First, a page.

Why a conversion of a garage to a living area is not a good idea.
Learn why a garage conversion to living area can cause serious problems QBIS.
- Is it garage conversion possible?
- What problems may develop from conversion ?
- Reasons why high-set houses cannot be effectively converted.
- Will it jeopardise my insurance cover ?
- Misconception of inexperienced builders.
Is it possible to convert a garage to a living area?
This would be dependent upon type of construction. Some garages built in the 1960-1990’s it would be unlikely as they usually have been purpose built as a garage-storage area and will not comply with living area criteria. Some later built garages require none or very little to be converted.
Reasons why some garages cannot be effectively converted to living areas:
- Ceiling height under code requirements.
- Constructed with single brick walls that will allow seepage.
- Rising damp from lack of dampcourse barriers.
- Lack of slab edge rebate and weep-holes.
Some conversions cannot be effectively achieved, short of removing and having it rebuilt correctly as a habitable area.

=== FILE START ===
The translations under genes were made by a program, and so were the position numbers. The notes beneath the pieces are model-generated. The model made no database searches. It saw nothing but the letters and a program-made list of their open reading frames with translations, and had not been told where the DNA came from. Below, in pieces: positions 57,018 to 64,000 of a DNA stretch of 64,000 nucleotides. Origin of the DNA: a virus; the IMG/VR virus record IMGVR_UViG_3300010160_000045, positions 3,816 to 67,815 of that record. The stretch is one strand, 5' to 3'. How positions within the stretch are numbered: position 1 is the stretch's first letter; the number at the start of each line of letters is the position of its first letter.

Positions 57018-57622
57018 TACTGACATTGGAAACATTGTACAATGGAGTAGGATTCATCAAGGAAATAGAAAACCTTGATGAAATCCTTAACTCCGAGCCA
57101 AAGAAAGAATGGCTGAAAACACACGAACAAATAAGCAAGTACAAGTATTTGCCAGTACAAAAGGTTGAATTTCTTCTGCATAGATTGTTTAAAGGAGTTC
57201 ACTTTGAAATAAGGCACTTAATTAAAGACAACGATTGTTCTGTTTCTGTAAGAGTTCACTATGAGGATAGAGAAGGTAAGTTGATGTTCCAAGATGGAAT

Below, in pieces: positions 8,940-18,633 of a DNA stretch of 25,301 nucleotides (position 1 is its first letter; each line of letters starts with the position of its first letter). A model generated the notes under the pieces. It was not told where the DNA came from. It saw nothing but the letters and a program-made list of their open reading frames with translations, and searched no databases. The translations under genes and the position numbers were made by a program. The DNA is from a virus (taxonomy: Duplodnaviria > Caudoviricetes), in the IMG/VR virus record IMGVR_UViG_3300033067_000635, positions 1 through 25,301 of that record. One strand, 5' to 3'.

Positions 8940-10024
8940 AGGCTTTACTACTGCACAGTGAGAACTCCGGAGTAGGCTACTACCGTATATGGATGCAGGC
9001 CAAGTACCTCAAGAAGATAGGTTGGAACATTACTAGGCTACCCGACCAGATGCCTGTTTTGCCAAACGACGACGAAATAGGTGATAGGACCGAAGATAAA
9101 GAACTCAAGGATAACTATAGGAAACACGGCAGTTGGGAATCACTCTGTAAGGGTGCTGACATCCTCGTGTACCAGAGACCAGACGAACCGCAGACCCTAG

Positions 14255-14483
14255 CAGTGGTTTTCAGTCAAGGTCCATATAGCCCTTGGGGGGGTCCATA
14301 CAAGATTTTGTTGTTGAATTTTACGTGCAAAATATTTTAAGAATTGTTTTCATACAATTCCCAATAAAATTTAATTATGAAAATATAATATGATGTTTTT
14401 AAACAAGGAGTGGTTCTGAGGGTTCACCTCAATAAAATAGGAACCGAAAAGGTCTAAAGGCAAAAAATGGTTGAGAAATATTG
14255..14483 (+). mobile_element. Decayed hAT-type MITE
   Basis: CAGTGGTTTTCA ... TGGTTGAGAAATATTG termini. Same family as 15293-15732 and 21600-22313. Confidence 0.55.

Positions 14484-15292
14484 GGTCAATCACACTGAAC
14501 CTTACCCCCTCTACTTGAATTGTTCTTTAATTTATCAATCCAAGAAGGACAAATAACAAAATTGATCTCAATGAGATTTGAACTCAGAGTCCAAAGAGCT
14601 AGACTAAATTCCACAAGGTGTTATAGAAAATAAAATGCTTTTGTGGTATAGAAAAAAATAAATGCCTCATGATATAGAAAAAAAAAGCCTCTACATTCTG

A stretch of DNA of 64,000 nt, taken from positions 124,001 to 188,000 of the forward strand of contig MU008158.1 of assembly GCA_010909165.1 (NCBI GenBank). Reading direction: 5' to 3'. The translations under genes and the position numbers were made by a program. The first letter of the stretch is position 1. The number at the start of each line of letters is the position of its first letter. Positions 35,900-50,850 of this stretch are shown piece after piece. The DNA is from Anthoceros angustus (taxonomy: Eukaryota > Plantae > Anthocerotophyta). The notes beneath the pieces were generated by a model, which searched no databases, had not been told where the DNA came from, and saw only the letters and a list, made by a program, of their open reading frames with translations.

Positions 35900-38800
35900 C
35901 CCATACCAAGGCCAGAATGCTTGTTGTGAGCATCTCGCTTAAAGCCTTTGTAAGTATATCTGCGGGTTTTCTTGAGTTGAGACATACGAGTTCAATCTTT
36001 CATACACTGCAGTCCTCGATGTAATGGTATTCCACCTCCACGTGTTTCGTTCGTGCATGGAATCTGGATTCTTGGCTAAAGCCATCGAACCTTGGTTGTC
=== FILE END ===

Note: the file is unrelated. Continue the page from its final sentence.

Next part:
Problems that may develop from garage conversions to living areas:
- Drainage problems.
- Seepage and/or rising damp.
- Rotting of concealed timber wall framing.
- Attract termites
- Mould forming.
- Potential health risks to inhabitants of the house.
- Affect resale of the house.
Never cover single brick walls with any type of material, otherwise serious problems are most likely to occur!
Can a garage conversion affect my insurance?
A construction that is non-compliant with building code requirements or is being used for other than its original Council approved purpose may not be covered by your insurer, if a claim is made. If in doubt, contact and disclose with your insurer of anything you are aware of or are not sure about.
Misconception of some builders and home owners regarding ceiling heights and compliance:
Some inexperienced builders and the general public are under the misconception that if the ceiling height is 2.4 metres, then it meets the building code requirements. This plays a very small part in evaluating if an area is suitable for use as a habitable or non-habitable area.
General building code requirements for habitable areas:
- Proper drainage and/or water-proofing.
- Required ceiling height of 2.4metres.
- Brick walls with a cavity.
- Rebate to slab edge to form a trough, for water from seepage through the bricks to exit.
- Damp-course barriers.
- Vapor barrier fitted below the slab before pouring slab.
- Appropriate reinforced slab and footings.
- Compliance with building code.
Buildings used for anything other than their original intended Council approved purpose, may be a cause of concern with your insurance company, if a claim is ever made!
Especially if it is a rental property.
If in doubt, disclose and check with your insurer.
For independent Building Inspections Brisbane in all suburbs, Qld Home Buyers Inspection Service. qbis.com.au